David Bourget (Western Ontario)
David Chalmers (ANU, NYU)
Rafael De Clercq
Jack Alan Reynolds
Learn more about PhilPapers
Philosophy East and West 50 (1):9-33 (2000)
In light of such basic Buddhist teachings as karma and interdependence, the conceptions of "rights" and "human being" presupposed by the dominant currents in contemporary human rights discourse are critically evaluated here. The negative recusiveness of such a discourse and its promotion of minimum standards for secure coexistence is examined, and a Buddhist perspective on human rights forwarded in which realizing our dramatic interdependence and social virtuosity are held paramount
|Keywords||No keywords specified (fix it)|
|Categories||categorize this paper)|
Setup an account with your affiliations in order to access resources via your University's proxy server
Configure custom proxy (use this if your affiliation does not provide a proxy)
|Through your library|
References found in this work BETA
No references found.
Citations of this work BETA
No citations found.
Similar books and articles
W. J. Talbott (2010). Human Rights and Human Well-Being. Oxford University Press.
J. Ci (2005). Taking the Reasons for Human Rights Seriously. Political Theory 33 (2):243 - 265.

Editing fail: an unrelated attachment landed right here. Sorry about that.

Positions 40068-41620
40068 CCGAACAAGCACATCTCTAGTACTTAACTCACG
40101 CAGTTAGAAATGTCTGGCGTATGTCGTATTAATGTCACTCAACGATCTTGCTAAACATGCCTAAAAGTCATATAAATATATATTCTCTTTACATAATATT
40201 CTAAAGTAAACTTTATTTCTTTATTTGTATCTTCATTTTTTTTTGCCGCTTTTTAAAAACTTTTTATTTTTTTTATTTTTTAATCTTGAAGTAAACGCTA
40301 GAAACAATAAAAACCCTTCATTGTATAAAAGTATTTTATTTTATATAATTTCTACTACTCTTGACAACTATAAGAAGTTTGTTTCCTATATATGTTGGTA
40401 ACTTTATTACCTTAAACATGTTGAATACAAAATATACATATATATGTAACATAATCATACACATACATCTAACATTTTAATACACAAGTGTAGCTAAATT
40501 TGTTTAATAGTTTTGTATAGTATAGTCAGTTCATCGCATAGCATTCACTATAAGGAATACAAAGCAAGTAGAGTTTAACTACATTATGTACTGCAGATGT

Clark Butler (2002). Human Rights. Philo 5 (1):5-22.
Jose Aldunate (1994). Human Rights as the Rights of the Poor: The Perspective From Liberation Theology. Journal of Moral Education 23 (3):297-303.
Christine Chwaszcza (2010). The Concept of Rights in Contemporary Human Rights Discourse. Ratio Juris 23 (3):333-364.
John Mahoney (2007). The Challenge of Human Rights: Origin, Development, and Significance. Blackwell Pub..
John Tasioulas (2009). Are Human Rights Essentially Triggers for Intervention? Philosophy Compass 4 (6):938-950.
Mayra Gómez (2003). Human Rights in Cuba, El Salvador, and Nicaragua: A Sociological Perspective on Human Rights Abuse. Routledge.
Eugene Rice (2005). Buddhist Compassion as a Foundation for Human Rights. Social Philosophy Today 21:95-108.
Added to index2009-01-28
Total downloads27 ( #67,641 of 1,099,786 )
Recent downloads (6 months)2 ( #189,552 of 1,099,786 )
How can I increase my downloads?